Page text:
Airport reopens after repairs

Published 2:58 am Wednesday, January 26, 2005

By By Lee Weyhrich
After being closed for repairs since the first week of December the Atmore Municipal Airport is once again open for business.
"We've just done a complete overhaul on the runway," Mayor Howard Shell said.
According to Robert Earl Godwin, manager of the airport, many of the repairs were made necessary by Hurricane Ivan, but the threshold, the point on a runway that marks the beginning of the landable area of the runway, was also moved to meet federal regulation.
"We've had a seal coat put on the runway and new striping and the threshold has been displaced 200 feet," Godwin said.
Though the airport is now open the repair project is far from over.
"Things are still a mess, we have a long way to go thanks to Ivan and there are no quick fixes," Godwin said. "We completely lost a hanger; it blew away across the fence and across the road."
Godwin said doors are missing from another hanger and the office is still boarded up.
"We're going to have to rebuild hangers and things but that's for another time," Shell said.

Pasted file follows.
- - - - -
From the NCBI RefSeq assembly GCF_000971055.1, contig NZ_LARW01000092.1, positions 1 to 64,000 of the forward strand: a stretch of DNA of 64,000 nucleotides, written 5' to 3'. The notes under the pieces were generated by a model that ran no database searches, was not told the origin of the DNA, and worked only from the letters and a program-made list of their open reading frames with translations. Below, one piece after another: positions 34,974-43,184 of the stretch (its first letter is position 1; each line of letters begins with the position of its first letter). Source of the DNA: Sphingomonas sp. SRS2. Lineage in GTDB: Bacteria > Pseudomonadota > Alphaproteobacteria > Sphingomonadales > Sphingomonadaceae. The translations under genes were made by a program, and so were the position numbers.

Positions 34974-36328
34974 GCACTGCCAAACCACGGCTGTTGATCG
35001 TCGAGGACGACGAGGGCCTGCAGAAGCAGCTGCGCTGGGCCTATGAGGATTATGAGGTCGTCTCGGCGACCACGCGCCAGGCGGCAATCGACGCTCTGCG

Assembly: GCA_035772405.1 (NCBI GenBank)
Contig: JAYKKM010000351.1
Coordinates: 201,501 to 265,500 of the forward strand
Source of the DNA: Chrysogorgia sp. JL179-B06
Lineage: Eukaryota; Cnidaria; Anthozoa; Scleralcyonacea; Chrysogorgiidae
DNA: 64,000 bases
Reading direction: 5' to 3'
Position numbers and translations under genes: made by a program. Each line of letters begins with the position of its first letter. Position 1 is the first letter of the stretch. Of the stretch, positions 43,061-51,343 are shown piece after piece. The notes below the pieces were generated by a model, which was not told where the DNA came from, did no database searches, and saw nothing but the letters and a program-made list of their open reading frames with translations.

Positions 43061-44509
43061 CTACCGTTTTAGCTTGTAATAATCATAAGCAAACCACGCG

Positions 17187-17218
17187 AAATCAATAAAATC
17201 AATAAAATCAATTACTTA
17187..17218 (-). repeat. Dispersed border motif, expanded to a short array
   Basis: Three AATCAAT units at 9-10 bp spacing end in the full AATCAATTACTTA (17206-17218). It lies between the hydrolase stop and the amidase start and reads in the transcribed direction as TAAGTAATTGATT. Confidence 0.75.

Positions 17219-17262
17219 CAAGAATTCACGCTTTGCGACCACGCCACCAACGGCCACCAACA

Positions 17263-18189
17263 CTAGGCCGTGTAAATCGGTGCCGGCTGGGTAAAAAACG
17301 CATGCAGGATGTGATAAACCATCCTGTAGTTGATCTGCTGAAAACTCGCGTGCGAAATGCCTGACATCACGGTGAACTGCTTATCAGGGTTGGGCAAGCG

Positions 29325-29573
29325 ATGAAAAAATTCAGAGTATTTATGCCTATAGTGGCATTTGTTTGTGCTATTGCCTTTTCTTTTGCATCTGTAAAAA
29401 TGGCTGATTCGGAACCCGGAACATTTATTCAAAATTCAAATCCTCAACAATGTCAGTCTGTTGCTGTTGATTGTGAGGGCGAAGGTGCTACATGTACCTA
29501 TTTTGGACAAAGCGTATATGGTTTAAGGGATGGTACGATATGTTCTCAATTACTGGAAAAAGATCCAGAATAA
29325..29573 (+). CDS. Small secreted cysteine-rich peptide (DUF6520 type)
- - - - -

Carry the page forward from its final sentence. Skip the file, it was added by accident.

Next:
Shell said there was a push to open the airport due to the economic impact it had on Atmore.
"We have planes all the way up to corporate jets that are in and out almost every day," Shell said.
According to Godwin, Swift lumber company, fast food establishments and roofing companies are just a few of the industries that rely on the airport to keep their businesses running.
"The businesses in this town could not survive without this airport," Godwin said.
Mayor shell describes the airport as, "a very important tool, especially in commercial and industrial development."
Godwin has been involved with the Atmore Airport since January of 1967. According to him all of the smaller municipal airports were built so that no area of the state was hard to access and funds for the building of those airports came primarily from flyers. "
The airport is paid for by the people that fly," Godwin said. "The money comes from a premium of fuel tax when the airport was built and upkeep costs nothing to the average citizen."
For now Godwin plans to handle the work at the airport, as funds become available; one repair at a time until the work is complete.
"We'll be going ahead, but I guess it's just a slow process," Godwin said. "I'm just waiting with everyone else."

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